To avoid the crossing of tipping points, efforts to contain global warming must be reinforced. Every fraction of a degree may be decisive, even if the lower 1.5 °C target of the Paris Agreement is likely to be breached. The 2022 emissions gap report projects a temperature rise of at least 2.4 °C even with full implementation of all national pledges, which would trigger multiple tipping points. The sobering outcome of the COP27 climate change conference has not changed that picture. In light of the limited effectiveness of the Paris Agreement, complementary cooperative approaches, such as climate clubs, are of increasing interest. However, certain social tipping points may make it harder to achieve consensus on climate action, namely the geopolitical crisis accelerated by the war on Ukraine, the erosion of social consensus by social and synthetic media, a shift from climate mitigation to adaptation driven by faster and larger than expected climate impacts, and the demographic crisis that increases state burdens, reduces productivity and creates intergenerational tensions.
Impacts on Europe
Europe would be directly affected by a collapse of the Greenland ice sheet, leading to sea level rise, the loss of Alpine glaciers, the loss of permafrost peatland in Svalbard and Scandinavia, a northward shift of boreal forests, and a collapse of the Atlantic meridional overturning circulation, an ocean current that transports warm water from the tropics to the North Atlantic. The latter would lead to less warming in Europe, but also to prolonged Mediterranean drying. Research indicates that European forests have already reached a tipping point around the year 2000, induced by a temperature increase as low as 0.5 degrees. This has reduced forests’ resilience to fire, windfall and pest outbreaks, potentially affecting 33.4 billion tonnes of forest biomass.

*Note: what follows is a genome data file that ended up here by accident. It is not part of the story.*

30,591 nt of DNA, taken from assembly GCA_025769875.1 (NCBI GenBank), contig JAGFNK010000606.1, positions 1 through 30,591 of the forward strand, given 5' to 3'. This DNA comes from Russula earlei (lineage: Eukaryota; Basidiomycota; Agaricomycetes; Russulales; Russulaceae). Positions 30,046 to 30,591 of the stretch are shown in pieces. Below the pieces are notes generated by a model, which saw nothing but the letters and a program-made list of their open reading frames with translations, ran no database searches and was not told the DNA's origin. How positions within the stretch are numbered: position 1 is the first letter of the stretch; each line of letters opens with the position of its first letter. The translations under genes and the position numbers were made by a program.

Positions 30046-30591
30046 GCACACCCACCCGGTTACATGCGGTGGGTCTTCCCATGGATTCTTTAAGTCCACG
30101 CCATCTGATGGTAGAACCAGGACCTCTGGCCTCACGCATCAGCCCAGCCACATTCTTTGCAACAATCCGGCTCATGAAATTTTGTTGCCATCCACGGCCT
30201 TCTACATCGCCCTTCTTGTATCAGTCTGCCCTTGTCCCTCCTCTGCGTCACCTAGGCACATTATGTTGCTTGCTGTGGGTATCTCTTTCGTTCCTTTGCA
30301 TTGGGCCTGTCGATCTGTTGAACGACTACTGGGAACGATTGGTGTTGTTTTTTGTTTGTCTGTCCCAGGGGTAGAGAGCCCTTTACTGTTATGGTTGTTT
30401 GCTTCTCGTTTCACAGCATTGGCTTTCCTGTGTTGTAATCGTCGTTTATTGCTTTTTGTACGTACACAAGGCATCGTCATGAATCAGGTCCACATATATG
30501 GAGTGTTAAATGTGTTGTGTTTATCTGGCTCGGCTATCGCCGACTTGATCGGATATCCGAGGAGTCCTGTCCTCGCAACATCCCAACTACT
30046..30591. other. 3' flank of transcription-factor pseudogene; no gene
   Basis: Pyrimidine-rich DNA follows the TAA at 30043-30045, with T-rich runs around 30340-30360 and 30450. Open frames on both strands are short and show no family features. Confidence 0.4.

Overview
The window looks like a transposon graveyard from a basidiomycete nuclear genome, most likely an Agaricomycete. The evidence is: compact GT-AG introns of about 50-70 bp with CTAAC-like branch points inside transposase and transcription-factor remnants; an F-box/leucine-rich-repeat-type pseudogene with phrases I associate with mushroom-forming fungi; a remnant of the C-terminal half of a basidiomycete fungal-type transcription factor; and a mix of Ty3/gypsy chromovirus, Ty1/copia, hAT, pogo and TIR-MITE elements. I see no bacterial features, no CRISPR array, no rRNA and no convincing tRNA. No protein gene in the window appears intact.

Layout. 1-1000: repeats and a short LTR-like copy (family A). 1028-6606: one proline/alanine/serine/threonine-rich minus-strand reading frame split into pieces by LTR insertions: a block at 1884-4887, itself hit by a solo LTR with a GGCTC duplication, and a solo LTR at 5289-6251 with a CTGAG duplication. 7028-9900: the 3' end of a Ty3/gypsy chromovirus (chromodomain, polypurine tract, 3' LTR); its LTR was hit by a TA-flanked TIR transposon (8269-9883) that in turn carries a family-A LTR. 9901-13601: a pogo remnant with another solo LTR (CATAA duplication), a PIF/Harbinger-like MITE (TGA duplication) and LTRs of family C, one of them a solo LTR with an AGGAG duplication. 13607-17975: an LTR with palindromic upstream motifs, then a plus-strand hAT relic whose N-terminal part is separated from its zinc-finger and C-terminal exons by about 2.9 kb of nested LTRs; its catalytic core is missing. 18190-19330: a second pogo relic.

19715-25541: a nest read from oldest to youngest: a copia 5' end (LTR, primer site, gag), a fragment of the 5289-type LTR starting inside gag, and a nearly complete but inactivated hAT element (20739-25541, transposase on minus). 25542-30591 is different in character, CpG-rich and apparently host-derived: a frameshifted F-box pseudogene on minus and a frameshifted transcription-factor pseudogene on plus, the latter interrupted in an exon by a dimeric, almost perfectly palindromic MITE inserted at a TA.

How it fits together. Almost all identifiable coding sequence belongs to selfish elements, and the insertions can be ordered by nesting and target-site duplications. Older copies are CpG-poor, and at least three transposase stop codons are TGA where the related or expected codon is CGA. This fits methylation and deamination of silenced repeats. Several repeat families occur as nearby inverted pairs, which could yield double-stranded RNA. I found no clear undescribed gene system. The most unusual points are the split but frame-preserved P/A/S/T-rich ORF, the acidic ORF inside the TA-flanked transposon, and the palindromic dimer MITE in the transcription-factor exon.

Large-scale removal of carbon from the atmosphere through nature-based and technological approaches will be critical to keeping global warming well below 2 °C, the upper target of the Paris Agreement. This requires innovative financing mechanisms, such as advance market commitments that were used successfully for the development of vaccines. Moreover, it may be prudent to initiate a research programme into controversial solar radiation management techniques, in order to understand their potential and their risks relative to the risks of reaching certain climate tipping points, and to address the associated governance issues.
Although knowledge on tipping points has improved, more research (recommended in Parliament’s 2019 resolution on the environmental action programme), with involvement of the IPCC, is needed to correctly assess the likelihood and possible impacts and create an early warning system, which the Parliament called for in its resolution on COP25. A broader knowledge base would facilitate smart decisions about potentially costly and disruptive adaptation options such as managed retreat from coastal areas. Experts on geopolitics recommend that governments and relevant institutions strengthen their risk assessment and act to prepare for and preferably prevent the worst-case scenarios. The EU supports tipping points research through Horizon Europe, and the Bezos Earth Fund awarded a £1 million (€1.15 million) grant for research into ‘positive tipping points’ in socio-economic systems that would help accelerate the transition to a climate-neutral economy.
Positive tipping points are already happening, for example the switch to electric vehicles enabled by lighter and cheaper batteries, public opinion and policy support. Positive tipping points in the energy system may be triggered by the ever-falling cost of renewable energy together with advances in energy storage. Researchers apply system analysis to identify effective policy interventions by various agents that would enable a cascade of positive changes to rapidly and profoundly transform technology, economy and society, instead of improving incrementally.
Read the complete in-depth analysis on ‘Ten issues to watch in 2023‘ in the Think Tank pages of the European Parliament.